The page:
San Antonio wants our cops and is going big to get them. The Alamo City is seeking recruits for its police department via billboards on I-35, US 75, and the Dallas North Tollway, and they're getting a response — "hundreds of calls," says WOAI-TV.
Their offer includes a $7,500 sign-on bonus and what they call a "strong pension," a jab at the crisis hanging over Dallas' police and fire pension system.
In addition to the dire straits of its retirement fund, the Dallas Police Department is lacking long-term leadership. David Pughes has served as interim chief since David Brown retired in October 2016, but he doesn't want the job full-time, and the city hasn't even hired a firm to go out and find a new chief.
The job will have its share of challenges. Starting pay is lower than other cities. An aging force continues to retire. Officers are leaving for other opportunities nearby, with higher pay and less crime.
Hiring hasn't kept up. The city planned to hire 451 new officers this fiscal year, but that's now viewed as unachievable. The current goal is 200 officers, according to an April 7 memo to the City Council.
And there is the problem of the pension. It has a debt of almost $7 billion and is expected to be defunct in a decade. It needs about $1 billion to remain solvent, an amount roughly the size of the city's annual budget.
Mayor Mike Rawlings continues to dispute that the city is legally responsible for the fix. In November, he testified in Austin that the pension crisis could bankrupt the city. Already the city's bond ratings have been lowered by the Moody's credit rating agency because of the unresolved pension issue. That means it costs us more to borrow money to pay for things.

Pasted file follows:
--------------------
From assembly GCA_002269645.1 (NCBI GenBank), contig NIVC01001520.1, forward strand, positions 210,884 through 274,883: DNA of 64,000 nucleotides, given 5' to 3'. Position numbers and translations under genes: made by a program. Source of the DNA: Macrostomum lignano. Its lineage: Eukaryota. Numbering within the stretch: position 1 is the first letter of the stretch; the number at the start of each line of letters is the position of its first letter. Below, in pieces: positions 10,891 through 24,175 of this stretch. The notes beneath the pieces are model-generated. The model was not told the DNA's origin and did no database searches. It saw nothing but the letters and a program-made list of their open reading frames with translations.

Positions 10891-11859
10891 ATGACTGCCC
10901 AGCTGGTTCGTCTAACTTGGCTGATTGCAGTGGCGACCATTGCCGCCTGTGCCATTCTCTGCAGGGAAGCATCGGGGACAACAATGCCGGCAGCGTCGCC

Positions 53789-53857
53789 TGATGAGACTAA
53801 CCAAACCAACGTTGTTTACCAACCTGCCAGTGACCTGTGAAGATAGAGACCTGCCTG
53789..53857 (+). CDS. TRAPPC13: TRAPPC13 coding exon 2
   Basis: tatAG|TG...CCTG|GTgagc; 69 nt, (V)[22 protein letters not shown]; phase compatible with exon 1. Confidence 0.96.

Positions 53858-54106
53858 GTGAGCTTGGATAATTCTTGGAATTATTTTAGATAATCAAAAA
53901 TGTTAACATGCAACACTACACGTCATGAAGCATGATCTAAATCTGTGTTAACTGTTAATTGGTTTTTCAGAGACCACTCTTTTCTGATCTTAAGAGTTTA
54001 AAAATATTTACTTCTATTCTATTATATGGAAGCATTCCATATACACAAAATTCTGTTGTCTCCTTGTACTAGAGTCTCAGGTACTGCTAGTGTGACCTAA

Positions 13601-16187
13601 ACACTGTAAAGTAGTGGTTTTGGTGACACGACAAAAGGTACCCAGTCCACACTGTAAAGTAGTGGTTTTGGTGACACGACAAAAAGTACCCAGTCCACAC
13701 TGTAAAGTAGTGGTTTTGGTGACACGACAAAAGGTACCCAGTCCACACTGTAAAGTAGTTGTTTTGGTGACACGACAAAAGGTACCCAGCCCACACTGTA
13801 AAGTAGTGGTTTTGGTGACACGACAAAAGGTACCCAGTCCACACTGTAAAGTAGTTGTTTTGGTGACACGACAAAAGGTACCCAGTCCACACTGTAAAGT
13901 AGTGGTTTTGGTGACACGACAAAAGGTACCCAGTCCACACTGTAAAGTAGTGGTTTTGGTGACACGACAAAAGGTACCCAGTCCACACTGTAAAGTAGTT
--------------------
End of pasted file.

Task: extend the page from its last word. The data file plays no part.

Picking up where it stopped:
Rawlings was back in Austin on April 3 to testify against a measure in front of the Texas Legislature for consideration to resolve the issue. He said he would not support the proposal in its current state.
HB 3158 would extend the retirement age to 58 and forbid cost of living adjustments (COLA) until the fund became more secure. It also increases contributions from taxpayers and employees, and would take control of the pension fund away from the city.
On April 4, two former police chiefs and other retired assistant and deputy chiefs issued a letter outlining the crisis facing the Dallas Police Department, predicting "an inevitable rise in serious crime as Dallas loses officers and is unable to replace them."
The letter discusses a "looming law enforcement crisis" it claims is being caused by the pension. But the looming crisis isn't just about the pension. The city is unable to hire new officers. Pay is lower than surrounding cities. Working at DPD is more dangerous than elsewhere.
How did we get in this mess to being with? Who was in charge? David Brown was police chief from 2010 to 2016, when he abruptly retired following the July 2016 shooting of police officers in downtown Dallas.
That episode elevated him to national prominence, but crime had increased at the end of his tenure. Officers complained of low morale, and pointed to Brown as the cause. The Black Police Association of Greater Dallas called for his resignation, and the Dallas Police Association called the department "adrift" under his leadership.
Neither the city nor the department can afford to ignore the department's issues now, and the fund can't simply cease to exist in a decade.
Unfortunately, at the end of the day, it'll be the taxpayers footing the bill. The failing pension is a catastrophe but far worse would be the demise of the Dallas Police Department itself.
It's surprising that poaching of our police department from cities like San Antonio didn't start sooner. Dallas police officers are ripe recruitment targets.